Dukes' release is the most significant because he was slated to be the starting right fielder, but he was not producing during Spring Training, going 3-for-20 (.150) with five strikeouts. He had problems hitting breaking balls, and he was suffering from knee and foot issues.
General manager Mike Rizzo said Dukes was released based on performance, not any off-the-field incidents. But Rizzo did say the clubhouse would be more united.
"We just didn't see the progress we hoped to get," Rizzo said. "This was not a knee-jerk reaction on several Spring Training at-bats. We spoke about this throughout the winter internally. We had a game plan in place to see who was going to claim the job, and we thought we should go in a different direction by releasing Elijah.
"The things that happened in the clubhouse are clubhouse matters. We are not going to go into any details on what happened behind closed doors. We have a more cohesive, united group. I think the chemistry will continue to be great. We think we are going to be a better ballclub moving forward."
Before giving Dukes his unconditional release, Rizzo tried to trade the right-handed-hitting slugger, but there were no takers. The organization even felt that going to the Minor Leagues wasn't going to help Dukes.
"We felt that he was a Major League player," Rizzo said. "We didn't feel it would help his development by sending him to the Minor Leagues. We thought that it was best for him get a fresh start with a different organization and for us to move on."
Spring Training looked so promising for Dukes. Manager Jim Riggleman indicated that the job in right field was Dukes' to lose. Dukes came into camp in great spirits and without his advisor, James Williams, who was dismissed after being on the team's payroll the previous two years.
The Nationals felt that Dukes, 25, was mature enough to take care of himself. After he returned from Triple-A Syracuse last August, for example, Dukes was media friendly and often talked about what he needed to do to get better on the field.
This spring, Dukes continued to say all the right things about staying in shape, as well as stating that he wasn't going to assume he was going to play every day.
"At the same time, I'm not laying back. I'm going at it every day in Spring Training," Dukes said last month.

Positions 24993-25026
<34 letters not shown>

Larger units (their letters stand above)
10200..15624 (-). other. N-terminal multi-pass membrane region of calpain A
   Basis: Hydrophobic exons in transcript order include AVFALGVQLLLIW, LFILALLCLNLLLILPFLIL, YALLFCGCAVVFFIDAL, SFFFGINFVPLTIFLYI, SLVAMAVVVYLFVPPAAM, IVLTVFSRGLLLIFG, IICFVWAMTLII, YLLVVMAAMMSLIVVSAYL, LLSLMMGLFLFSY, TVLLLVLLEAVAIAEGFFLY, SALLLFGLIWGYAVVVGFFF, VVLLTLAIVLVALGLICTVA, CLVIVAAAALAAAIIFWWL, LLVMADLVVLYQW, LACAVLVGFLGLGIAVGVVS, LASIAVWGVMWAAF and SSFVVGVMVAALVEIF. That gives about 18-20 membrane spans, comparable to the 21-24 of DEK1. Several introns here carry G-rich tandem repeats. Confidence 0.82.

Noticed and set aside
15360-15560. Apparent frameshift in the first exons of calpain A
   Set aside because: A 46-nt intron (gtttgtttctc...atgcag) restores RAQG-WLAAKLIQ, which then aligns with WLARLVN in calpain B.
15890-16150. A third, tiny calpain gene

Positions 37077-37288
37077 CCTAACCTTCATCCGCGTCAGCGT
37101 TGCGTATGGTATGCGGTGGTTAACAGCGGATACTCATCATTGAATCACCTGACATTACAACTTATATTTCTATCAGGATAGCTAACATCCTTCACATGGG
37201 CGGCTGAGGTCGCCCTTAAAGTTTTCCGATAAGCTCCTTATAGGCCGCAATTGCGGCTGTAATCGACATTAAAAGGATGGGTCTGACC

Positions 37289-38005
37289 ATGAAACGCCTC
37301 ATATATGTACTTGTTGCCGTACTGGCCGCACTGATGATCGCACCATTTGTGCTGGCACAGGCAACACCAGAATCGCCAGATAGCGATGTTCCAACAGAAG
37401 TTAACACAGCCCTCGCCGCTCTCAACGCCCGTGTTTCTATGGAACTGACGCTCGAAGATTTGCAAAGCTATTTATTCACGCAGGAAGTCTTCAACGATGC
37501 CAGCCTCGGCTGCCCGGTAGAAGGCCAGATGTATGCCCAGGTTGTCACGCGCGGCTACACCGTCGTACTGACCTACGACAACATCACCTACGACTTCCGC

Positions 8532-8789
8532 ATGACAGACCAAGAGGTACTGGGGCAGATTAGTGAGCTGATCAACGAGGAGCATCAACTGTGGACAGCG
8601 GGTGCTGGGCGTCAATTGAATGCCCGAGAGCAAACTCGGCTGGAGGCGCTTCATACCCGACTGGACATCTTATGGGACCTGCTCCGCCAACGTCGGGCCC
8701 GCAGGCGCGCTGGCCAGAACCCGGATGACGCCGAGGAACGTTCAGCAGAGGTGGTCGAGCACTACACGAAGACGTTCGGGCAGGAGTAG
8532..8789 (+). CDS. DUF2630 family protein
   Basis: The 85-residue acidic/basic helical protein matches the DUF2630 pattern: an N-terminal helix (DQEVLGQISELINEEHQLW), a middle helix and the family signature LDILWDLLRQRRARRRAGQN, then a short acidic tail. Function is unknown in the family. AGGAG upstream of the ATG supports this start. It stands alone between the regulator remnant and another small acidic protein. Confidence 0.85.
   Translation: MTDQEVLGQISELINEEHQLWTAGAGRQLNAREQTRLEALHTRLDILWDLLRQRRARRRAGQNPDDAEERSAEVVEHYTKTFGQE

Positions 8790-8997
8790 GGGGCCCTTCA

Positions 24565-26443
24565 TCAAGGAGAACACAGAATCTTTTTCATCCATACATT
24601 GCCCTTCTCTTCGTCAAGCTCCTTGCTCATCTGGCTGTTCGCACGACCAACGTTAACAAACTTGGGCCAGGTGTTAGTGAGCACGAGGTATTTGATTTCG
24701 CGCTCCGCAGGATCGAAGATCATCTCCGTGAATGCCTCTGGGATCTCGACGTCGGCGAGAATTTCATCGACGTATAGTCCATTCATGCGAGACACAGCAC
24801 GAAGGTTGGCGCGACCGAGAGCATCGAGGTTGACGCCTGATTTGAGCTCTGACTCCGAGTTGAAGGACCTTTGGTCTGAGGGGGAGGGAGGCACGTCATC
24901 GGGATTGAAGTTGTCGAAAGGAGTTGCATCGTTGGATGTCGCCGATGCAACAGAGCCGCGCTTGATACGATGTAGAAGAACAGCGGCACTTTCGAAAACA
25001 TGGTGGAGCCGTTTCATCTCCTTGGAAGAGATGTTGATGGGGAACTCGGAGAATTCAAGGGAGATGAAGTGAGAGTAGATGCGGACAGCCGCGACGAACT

With Dukes gone, there are three scenarios the Nationals could look into.
The first is a platoon between Justin Maxwell and Willie Harris. Both players can play defense and are above-average hitters who have produced this spring. Maxwell leads the team in walks (seven) and runs scored (eight), while Harris, one of the clubhouse leaders, was 7-for-21 (.333) with a home run and five RBIs entering Wednesday. In fact, Harris played right against the Marlins on Tuesday.
The second is platooning Harris with Mike Morse, who is have a great spring, hitting .333 with four RBIs. Morse hasn't played the past three games because of the flu.
"I think Willie is a good player, good hitter against right-handed pitching," Riggleman said. "Willie is a very good left fielder. He is less experienced in right."
The last time Harris played often was in 2008. He saw himself in the lineup because of injuries to Dukes and Austin Kearns. Harris hit .251 with 13 home runs and 43 RBIs that year.
Maxwell said the team had distractions with Dukes, but wouldn't say what they were. However, he is looking forward to getting a chance to show what he can do on the field.
"I'm working on some things with hitting coach Rick Eckstein," Maxwell said. "I'm trying to find my comfort zone. That's the beauty of Spring Training. You find your swing, be ready to go whenever we start."
If the two scenarios don't work out, the Nationals could go out into the free-agent market. They do have interest in outfielder Jermaine Dye. The right-handed-hitting outfielder played for the White Sox last season, and hit .250 with 27 home runs and 81 RBIs.
"We feel that we have the candidates to play right field here in camp, but there is always a possibility of doing a lot of things via free agency, trades or waiver claim," Rizzo said. "We are not going to focus on one form of acquiring a player. We are going to think outside the box and do what we have to do to improve the ballclub."
Where's Roger Bernadina? As of now, he does not appear to be in the mix. But things could change. He was asked to change his swing recently, and Bernadina has agreed to make the necessary adjustments.
As for Kensing, he was sent to Minor League camp last week and was told Tuesday that his services were no longer needed. Last year, he pitched in 26 games for Washington and had a 8.68 ERA.
With those moves, the club trimmed its roster to 44 players.
Bill Ladson is a reporter for MLB.com. This story was not subject to the approval of Major League Baseball or its clubs.